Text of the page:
The Great Game of Business 800.386.2752

The Great Game of Business Blog

Sign up to receive our blog posts conveniently in your email box

3 Tips for Using Open-Book Management to Attract and Retain A Players

Jul 31, 2018 by Eric Rieger 0 Comments




Eric reiger blog-clear

 

Attracting and retaining top talent is the #1 challenge most businesses face in today's competitive marketplace.  Organizations that practice OBM (open-book management) have a major competitive edge that they should use to their advantage in all recruiting efforts.  

Here are 3 tips for leveraging your investment in open-book management to attract and retain A Players:

  1. Feature OBM in all your recruiting efforts- Having a chance to make a difference and be part of something bigger than oneself is often a motivating factor for job seekers. While compensation is always important, having the ability to impact the future results of an organization and then share in that success is a very attractive benefit.  You should be highlighting your OBM culture in every post, job ad and recruiting effort to maximize the exposure to potential employees.
  2. Make OBM part of your interviewing process- When you are going through your interview process for potential new employees, ask them what they know about open-book management and why it would be important for them to join an organization that practices it. This will eliminate any assumptions either party has and it will open doors to new lines of questions for the interview process. For candidates that are passionate about making a difference, OBM can increase appeal to A players. 
  3. Culture counts. Involve your team- We know that company culture is essential to draw in candidates, but we often forget that it’s just as important in weeding them out. Take time to share details about your company culture and involve as many people from your organization as is practical. You don’t just want candidates that have the appropriate experience, you want team players that are aligned with your company way and great employees that stay for the long haul. A Players know and attract other A Players.   Like Jack says, it’s pretty easy to stop one guy, but it’s pretty hard to stop 100!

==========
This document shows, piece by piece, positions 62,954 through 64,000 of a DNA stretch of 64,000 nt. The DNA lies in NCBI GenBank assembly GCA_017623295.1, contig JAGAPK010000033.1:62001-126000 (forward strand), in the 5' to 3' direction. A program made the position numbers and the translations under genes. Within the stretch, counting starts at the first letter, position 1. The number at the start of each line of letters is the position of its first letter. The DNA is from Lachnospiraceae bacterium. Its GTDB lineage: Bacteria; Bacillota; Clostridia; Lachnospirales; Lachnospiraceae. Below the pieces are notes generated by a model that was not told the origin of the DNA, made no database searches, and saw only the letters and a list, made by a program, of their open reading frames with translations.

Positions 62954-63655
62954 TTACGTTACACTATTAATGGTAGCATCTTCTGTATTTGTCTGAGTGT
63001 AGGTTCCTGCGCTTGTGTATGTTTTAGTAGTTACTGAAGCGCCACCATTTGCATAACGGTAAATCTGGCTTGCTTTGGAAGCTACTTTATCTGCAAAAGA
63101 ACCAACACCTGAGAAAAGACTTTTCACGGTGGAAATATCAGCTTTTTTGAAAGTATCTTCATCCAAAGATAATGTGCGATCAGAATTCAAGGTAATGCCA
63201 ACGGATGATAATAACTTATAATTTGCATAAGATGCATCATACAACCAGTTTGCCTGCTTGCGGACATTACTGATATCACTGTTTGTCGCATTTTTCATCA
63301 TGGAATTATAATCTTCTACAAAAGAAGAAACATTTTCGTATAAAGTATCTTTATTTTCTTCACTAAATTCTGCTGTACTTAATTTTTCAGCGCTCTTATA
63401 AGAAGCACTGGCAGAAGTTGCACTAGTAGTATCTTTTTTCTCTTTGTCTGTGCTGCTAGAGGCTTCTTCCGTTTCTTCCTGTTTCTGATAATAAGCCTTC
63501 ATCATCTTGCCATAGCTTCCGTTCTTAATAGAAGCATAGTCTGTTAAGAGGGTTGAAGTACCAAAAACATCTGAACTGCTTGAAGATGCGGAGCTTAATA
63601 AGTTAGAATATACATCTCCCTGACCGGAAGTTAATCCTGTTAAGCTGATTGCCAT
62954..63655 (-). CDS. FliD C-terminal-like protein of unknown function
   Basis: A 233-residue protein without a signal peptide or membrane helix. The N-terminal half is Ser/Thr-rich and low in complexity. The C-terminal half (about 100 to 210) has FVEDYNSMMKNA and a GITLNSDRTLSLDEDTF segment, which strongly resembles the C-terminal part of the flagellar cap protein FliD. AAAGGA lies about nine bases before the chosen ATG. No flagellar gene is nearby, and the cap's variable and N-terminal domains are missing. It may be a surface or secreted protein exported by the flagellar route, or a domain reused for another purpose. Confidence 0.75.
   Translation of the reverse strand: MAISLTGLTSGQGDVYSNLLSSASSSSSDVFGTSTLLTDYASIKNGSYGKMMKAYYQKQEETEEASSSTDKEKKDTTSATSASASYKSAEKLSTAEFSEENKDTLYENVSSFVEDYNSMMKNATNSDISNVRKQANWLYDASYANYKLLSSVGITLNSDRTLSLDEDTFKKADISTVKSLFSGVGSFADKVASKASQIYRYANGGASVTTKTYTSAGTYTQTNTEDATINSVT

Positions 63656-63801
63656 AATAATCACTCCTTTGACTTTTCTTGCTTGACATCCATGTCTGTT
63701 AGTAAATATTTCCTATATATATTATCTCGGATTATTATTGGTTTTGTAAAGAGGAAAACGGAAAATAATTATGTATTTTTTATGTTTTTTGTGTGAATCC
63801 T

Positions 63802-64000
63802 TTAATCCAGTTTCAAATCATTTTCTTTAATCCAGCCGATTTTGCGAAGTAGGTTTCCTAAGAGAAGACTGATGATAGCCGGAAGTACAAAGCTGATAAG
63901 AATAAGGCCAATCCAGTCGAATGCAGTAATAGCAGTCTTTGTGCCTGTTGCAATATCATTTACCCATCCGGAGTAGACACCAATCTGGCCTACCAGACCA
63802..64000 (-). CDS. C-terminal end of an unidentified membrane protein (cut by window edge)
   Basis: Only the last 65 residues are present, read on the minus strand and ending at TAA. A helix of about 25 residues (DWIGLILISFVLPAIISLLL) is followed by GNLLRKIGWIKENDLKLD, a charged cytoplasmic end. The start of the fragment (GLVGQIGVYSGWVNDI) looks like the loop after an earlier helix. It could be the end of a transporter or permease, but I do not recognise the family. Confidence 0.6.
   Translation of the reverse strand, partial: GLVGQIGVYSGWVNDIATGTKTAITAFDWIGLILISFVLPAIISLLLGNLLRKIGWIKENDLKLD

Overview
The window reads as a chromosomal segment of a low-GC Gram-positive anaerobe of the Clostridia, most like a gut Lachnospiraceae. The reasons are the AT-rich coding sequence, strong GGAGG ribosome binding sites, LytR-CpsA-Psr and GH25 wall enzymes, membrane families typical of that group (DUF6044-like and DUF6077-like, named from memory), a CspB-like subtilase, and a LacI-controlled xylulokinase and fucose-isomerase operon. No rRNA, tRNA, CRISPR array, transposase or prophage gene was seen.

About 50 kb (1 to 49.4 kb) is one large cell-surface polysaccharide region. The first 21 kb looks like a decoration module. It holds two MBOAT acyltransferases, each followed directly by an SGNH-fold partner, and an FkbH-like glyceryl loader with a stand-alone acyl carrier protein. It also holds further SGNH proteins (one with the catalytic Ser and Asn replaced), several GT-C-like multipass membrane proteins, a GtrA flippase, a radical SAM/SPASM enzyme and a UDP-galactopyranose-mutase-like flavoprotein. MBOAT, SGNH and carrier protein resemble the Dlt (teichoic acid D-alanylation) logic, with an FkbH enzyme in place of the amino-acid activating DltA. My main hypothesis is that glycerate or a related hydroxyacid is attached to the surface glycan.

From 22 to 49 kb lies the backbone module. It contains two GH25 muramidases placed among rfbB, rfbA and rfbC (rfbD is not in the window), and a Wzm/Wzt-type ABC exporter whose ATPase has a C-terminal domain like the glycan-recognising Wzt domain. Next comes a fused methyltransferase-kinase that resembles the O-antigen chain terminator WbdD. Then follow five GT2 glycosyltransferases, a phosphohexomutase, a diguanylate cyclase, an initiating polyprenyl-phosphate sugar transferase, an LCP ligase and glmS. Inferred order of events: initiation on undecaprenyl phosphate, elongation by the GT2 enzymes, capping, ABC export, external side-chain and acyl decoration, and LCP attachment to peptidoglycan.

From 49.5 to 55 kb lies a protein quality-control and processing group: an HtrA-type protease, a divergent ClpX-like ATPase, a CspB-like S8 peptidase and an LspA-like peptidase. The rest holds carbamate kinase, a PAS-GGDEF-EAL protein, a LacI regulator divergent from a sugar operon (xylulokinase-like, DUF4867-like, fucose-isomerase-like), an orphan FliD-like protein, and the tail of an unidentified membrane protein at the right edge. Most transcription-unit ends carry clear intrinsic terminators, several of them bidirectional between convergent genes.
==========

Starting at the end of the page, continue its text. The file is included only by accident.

Your people fuel your business, so finding the right fit should not be taken lightly. Make OBM the center of all your recruiting efforts and involve as many members of the team as possible.  People support what they help create, so get feedback as you create or modify positions within the company and recruit to fill them.  You’ll be well on your way to building that A Player team!

 


To learn more about using the Great Game of Business and OBM to Attract and Retain A Players, join Practitioner Eric Rieger at the 26th Annual Gathering of Games, where he will present an educational session on the topic. 

Learn More About The Gathering


 

Other Articles You Might Like:

 

Topics: Open-Book Management, Employee Recruitment and Retention

Written by Eric Rieger

Eric Rieger is the Founder and President of WEBIT Services, Inc., a technology services firm that provides Secure, Reliable and Efficient solutions for small to medium sized businesses in the Chicago-land area. Eric and his team have created a unique system of processes to manage technology which identify and eliminate costly reactive problems and focus on making technology a competitive advantage. Eric also is involved in public speaking on various technology and business topics of interest including Cyber Security and Open Book Management.

About The Great Game of Business

Our approach to running a company was developed to help close one of the biggest gaps in business: the gap between managers and employees. We call our open-book approach The Great Game of Business. What lies at the heart of The Game is a very simple proposition: The best, most efficient, most profitable way to operate a business is to give everybody in the company a voice in saying how the company is run and a stake in the outcome. Let us teach you how to develop a culture of ownership, where employees think, act and feel like owners.